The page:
What does work, and almost perfectly at that, is the Zerbinetta of Jane Archibald. With her Louise Brooks bob, ostrich feathered skirt and Bob Mackie sequined halter top, she squares her shoulders and conquers the stage with sheer zest. The voice is very firm and brilliant on top. She is given a lot of business in her big showpiece “Großmächtige Prinzessin’”—so much in fact that some of the gags don’t come off.

She has trouble untying some gloves from where they’ve been fastened (slap the prop man backstage) and a love note that she’s supposed to snatch from the trombone player’s slide flutters into the pit before she can catch it, murdering what should have been a cute bit. But much of it is charming and she makes the best of every moment she’s on stage.  If she lacks the laser pointer staccatos of Gruberova and Dessay or, if her pitch very occasionally strays she certainly makes up for it in verve. She’s especially funny and adept at insinuating herself into Ariadne’s personal space to the latter’s very comic disapproval. Brava!

Robert Dean Smith makes a very good showing in the generally thankless role of The Tenor/Bacchus. At his first entrance in the opera he starts carefully but then, who can blame him? It’s a short but strenuous sing that most tenors of his ilk avoid with the same avidity they do Wagner’s Siegfried. He gets his sea legs fairly quickly though and rises to full Heldentenor geschrei. I heard him as the Emperor in Frosch in LA not too long ago and his singing is very easy on the ears compared to some in his repertoire. Even in the highest reaches he still keeps the stress out of his throat and an open tone. The costume designer throws a Roman sash/toga around his beige business suit to denote his lofty status which works well enough. After leaving half his voice on the stage he’s nearly defeated by his final phrase but he’s in good company there.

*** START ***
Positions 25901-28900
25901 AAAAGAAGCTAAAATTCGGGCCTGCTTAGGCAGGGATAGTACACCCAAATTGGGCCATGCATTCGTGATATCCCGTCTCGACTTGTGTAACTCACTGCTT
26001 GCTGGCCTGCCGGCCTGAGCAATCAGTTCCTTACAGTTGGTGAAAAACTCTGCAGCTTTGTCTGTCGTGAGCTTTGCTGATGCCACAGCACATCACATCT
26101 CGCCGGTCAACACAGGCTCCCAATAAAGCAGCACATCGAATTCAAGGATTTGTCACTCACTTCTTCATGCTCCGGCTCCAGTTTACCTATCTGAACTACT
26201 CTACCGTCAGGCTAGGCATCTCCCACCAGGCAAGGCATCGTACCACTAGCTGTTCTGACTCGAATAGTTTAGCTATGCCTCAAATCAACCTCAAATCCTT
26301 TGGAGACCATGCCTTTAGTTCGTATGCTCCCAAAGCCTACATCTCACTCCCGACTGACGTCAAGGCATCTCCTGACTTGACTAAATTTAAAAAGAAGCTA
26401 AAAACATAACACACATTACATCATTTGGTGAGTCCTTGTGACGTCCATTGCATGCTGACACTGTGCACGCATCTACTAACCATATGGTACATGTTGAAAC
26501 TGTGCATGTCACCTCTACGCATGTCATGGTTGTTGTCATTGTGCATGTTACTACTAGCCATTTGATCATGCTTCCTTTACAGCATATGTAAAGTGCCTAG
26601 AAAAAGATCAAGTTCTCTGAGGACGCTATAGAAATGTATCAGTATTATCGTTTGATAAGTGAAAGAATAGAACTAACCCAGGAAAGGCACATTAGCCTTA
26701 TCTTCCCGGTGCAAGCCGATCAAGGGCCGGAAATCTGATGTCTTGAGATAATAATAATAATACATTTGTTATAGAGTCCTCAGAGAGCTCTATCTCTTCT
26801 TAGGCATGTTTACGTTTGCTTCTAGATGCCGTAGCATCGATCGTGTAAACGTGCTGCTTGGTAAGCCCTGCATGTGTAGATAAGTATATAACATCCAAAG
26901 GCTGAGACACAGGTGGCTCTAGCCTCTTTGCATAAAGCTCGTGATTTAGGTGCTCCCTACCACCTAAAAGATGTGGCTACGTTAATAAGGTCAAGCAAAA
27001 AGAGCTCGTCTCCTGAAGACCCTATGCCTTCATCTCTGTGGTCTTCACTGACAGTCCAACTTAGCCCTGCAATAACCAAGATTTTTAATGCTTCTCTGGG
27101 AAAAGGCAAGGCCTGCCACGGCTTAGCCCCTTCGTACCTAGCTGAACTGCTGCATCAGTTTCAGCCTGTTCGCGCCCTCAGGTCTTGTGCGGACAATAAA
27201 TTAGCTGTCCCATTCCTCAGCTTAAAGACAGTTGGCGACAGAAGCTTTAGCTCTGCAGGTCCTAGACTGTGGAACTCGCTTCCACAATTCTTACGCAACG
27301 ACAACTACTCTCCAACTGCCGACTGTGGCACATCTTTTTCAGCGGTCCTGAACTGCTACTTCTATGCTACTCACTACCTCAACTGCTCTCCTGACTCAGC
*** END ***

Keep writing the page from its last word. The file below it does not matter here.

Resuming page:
Which brings us to our evening’s strandee, Renèe Fleming. The Beautiful Voice announced early on that this would be her only staged Aridane which I think is a shame because there’s room for improvement. Also, knowing that the production was being filmed for posterity perhaps raises expectations unnaturally high.

I’m an enormous fan of Ms. Fleming and I think some of her early work with Robert Carsen was among her best. I appreciated how she enjoyed singing repertoire slightly off the beaten path and acted as an astute technician for her strong lyric-spinto voice. I especially enjoyed how she keeps the bottom half of the voice hooked up to the top instead of essentially ignoring it the way some lazy sopranos do. She’s certainly made an indelible impression in the Strauss oeuvre and this performance won’t affect her stature in that holy shrine.